I hope you like it.


 Additional music by Andrew Bird, and poster by Matt Bors, both of whom you should know and love.

October 10, 2011

Found Object: "PressPausePlay"


I've been waiting for this movie for years. Not in the sense that I heard about it on a website, tracked it's release, and finally saw it for myself. More like, It expresses ideas I've been grappling with, and espousing, and sharing with my peers for years. You can watch it in its entirety for free here.

PressPausePlay is a documentary about new media. Music, Film, Visual Art, computing, technology, industry, and all that good stuff. It assembles a host of artists, professionals, and experts and discusses the elephant in the room:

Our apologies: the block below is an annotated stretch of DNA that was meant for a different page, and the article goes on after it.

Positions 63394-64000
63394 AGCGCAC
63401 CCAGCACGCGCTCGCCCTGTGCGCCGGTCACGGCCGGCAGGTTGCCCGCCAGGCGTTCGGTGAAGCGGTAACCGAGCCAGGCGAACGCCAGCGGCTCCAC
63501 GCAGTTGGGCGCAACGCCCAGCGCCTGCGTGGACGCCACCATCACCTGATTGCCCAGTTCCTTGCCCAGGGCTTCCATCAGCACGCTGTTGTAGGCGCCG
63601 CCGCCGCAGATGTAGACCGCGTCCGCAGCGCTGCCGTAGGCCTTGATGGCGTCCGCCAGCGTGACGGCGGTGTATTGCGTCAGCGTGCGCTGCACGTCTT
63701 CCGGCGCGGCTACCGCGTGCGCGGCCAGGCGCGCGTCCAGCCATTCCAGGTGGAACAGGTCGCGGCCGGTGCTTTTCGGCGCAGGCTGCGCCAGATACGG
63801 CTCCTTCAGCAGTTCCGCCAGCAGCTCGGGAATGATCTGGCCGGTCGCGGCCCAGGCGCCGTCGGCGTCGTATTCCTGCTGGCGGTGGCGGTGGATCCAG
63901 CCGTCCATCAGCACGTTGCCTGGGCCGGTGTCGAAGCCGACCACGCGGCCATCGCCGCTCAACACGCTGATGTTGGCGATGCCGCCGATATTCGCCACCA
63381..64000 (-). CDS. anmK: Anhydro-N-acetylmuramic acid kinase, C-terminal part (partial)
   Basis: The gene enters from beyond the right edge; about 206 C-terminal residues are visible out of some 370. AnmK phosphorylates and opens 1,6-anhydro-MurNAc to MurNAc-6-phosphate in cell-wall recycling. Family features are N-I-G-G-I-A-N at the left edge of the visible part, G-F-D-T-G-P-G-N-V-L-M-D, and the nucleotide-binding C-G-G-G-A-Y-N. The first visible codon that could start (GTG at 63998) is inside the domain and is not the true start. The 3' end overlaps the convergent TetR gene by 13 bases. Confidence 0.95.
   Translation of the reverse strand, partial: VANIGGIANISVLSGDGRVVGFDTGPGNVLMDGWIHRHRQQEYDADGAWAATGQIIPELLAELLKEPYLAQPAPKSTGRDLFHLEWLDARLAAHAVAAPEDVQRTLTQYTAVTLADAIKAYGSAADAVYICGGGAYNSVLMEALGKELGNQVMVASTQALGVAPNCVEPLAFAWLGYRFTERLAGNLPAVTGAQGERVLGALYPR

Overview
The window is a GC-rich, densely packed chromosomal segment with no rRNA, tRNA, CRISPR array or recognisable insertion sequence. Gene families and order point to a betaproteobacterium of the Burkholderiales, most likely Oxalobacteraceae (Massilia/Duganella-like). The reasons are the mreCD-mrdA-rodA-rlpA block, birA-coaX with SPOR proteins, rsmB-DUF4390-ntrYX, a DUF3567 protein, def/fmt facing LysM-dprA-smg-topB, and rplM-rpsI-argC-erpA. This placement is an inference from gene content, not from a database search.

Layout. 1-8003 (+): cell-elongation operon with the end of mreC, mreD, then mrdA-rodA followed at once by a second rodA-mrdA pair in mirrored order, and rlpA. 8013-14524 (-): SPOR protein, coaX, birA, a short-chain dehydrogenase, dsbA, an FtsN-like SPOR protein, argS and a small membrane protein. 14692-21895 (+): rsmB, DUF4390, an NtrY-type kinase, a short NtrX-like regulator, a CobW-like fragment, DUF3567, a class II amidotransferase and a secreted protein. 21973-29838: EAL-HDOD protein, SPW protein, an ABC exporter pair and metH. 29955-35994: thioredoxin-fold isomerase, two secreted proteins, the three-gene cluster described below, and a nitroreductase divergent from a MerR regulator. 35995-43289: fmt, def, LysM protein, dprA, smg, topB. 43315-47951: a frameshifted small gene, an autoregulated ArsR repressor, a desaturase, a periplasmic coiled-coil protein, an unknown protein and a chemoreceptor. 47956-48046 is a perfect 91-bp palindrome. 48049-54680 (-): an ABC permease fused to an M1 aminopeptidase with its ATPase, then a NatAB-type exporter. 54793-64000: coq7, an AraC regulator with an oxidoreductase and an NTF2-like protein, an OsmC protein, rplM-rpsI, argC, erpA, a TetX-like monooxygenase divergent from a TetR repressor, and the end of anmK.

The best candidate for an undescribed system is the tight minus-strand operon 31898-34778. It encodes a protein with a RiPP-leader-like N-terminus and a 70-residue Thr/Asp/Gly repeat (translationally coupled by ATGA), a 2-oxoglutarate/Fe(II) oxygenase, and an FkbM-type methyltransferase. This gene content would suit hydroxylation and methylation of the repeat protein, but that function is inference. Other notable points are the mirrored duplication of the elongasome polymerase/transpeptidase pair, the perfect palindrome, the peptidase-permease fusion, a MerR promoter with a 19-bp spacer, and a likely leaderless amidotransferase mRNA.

Namely, things feel different now compared to when they used to, and not merely due to nostalgia.

While the above statement is probably accurate for any period in human history, something about this time is different. Maybe it's just that I was alive during the "used to" period, and am a struggling artist in the "now" period, and will hopefully be alive (and successful) for whatever is to come next. Maybe I'd be expressing the same idea if I were born in 1941 instead of 1981. But still. I played Nintendo when I was 6, and I used a personal computer with internet access at 13, and now that I'm just shy of 30 I can do more things on my phone than anyone would have imagined 10 years ago, much less 30 years ago. We still have war, and poverty, and all the problems we've had as a species since the day we were a species. But still, something now is different. Right?